High Alpha receives a small amount of funding to manage operations with its corporate partners, but most of the compensation comes in the form of an equity split between High Alpha Innovation and its corporate partners in the startups that get built, according to Parker. Both the sponsoring corporation and High Alpha split the equity stake after a share allocation is made for founders and employees for the startup, Parker said.

“High Alpha Innovation is taking our venture studio playbook and applying it to innovation challenges within the world’s largest organizations,” said Mike Fitzgerald, partner at High Alpha, in a statement. “This is a major expansion opportunity for High Alpha as we serve our corporate partners and look to scale the studio model across different industries and geographies.” 

“For over 35 years, Silicon Valley Bank has supported the innovators and entrepreneurs that invent the future,” said Melody Dippold, head of Innovation at Silicon Valley Bank. “High Alpha Innovation has been an important partner as we develop new ideas, solutions and companies together that will help our clients accelerate their own growth and innovation.” 

Prior to High Alpha, Parker served as a principal at Innosight, a strategy consulting firm founded by the late Harvard Business School professor and best-selling author Clayton Christensen. 

“Every innovation leader and executive I meet is trying to figure out how to work with venture studios or launch their own corporate studio,” said Parker. “We believe the venture studio is an ideal model for overcoming the ‘Innovator’s Dilemma’ and helping companies increase the quality and quantity of their innovation efforts through startup formation. Over the last two decades, we’ve seen an explosion of corporate venture capital investing. We expect a similar trend over the next decade with corporate venture studios and believe we’re uniquely positioned to help.” 

Categories: Business News

6 CISOs share their game plans for a post-pandemic world

2020, May 21 - 10:07pm
Oren Yunger Contributor Oren Yunger is an investor at GGV Capital, focused on enterprise IT infrastructure, development tools and cybersecurity. He was previously chief information security officer at a SaaS company and a public financial institution. More posts by this contributor

Like all business leaders, chief information security officers (CISOs) have shifted their roles quickly and dramatically during the COVID-19 pandemic, but many have had to fight fires they never expected.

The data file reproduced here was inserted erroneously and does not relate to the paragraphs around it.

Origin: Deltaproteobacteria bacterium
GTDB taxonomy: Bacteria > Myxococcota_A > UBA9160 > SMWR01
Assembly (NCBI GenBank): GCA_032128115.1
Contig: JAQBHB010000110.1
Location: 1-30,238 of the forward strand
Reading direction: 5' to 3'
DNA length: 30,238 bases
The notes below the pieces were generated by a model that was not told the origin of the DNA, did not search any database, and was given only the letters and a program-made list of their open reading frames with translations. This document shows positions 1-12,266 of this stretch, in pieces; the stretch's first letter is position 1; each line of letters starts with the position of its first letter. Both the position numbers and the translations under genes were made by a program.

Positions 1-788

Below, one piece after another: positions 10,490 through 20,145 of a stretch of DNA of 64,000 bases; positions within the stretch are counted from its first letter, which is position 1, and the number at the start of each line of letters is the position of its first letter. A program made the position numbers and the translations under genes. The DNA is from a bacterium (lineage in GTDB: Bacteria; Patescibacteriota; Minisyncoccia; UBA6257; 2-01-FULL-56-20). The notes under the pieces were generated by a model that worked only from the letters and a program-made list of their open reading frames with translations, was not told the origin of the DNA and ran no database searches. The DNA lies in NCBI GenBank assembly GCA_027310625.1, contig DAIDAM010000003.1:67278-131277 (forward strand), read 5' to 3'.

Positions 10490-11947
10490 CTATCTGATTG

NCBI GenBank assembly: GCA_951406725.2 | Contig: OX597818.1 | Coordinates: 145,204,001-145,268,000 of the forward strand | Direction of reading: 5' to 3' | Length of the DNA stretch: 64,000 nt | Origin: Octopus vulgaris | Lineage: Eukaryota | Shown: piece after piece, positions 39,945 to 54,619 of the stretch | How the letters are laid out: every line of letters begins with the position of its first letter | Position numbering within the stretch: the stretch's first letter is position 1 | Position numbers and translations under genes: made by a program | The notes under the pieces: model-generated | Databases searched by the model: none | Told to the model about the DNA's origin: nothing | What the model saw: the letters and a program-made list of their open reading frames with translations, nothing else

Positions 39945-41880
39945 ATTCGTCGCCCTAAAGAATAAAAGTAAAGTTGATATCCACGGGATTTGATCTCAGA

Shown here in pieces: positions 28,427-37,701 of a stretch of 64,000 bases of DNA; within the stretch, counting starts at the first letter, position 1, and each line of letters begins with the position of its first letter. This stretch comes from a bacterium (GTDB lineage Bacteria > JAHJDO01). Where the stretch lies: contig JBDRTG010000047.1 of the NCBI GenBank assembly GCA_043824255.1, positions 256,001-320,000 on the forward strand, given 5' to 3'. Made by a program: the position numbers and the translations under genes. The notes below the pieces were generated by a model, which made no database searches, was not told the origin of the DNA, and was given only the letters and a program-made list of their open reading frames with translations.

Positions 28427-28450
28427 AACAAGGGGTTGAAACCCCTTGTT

Most importantly, they’ve had to ensure corporate networks remain secure even with 100% of employees suddenly working from home. Controllers are moving millions between corporate accounts from their living rooms, HR managers are sharing employees’ personal information from their kitchen tables and tens of millions of workers are accessing company data using personal laptops and phones.

This unprecedented situation reveals once and for all that security is not only about preventing breaches, but also about ensuring fundamental business continuity.

While it might take time, everyone agrees the pandemic will end. But how will the cybersecurity sector look in a post-COVID-19 world? What type of software will CISOs want to buy in the near future, and two years down the road?

To find out, I asked six of the world’s leading CISOs to share their experiences during the pandemic and their plans for the future, providing insights on how cybersecurity companies should develop and market their solutions to emerge stronger:

The security sector will experience challenges, but also opportunities

The good news is, many CISOs believe that cybersecurity will weather the economic storm better than other enterprise software sectors. That’s because security has become even more top of mind during the pandemic; with the vast majority of corporate employees now working remotely, a secure network has never been more paramount, said Rinki Sethi, CISO at Rubrik. “Many security teams are now focused on ensuring they have controls in place for a completely remote workforce, so endpoint and network security, as well as identity and access management, are more important than ever,” said Sethi. “Additionally, business continuity and disaster recovery planning are critical right now — the ability to respond to a security incident and have a robust plan to recover from it is top priority for most security teams, and will continue to be for a long time.”

That’s not to say all security companies will necessarily thrive during this current economic crisis. Adrian Ludwig, CISO at Atlassian, notes that an overall decline in IT budgets will impact security spending. But the silver lining is that some companies will be acquired. “I expect we will see consolidation in the cybersecurity markets, and that most new investments by IT departments will be in basic infrastructure to facilitate work-from-home,” said Ludwig. “Less well-capitalized cybersecurity companies may want to begin thinking about potential exit opportunities sooner rather than later.”

Categories: Business News

RapidAPI raises $25M more to expand its API marketplace

2020, May 21 - 10:01pm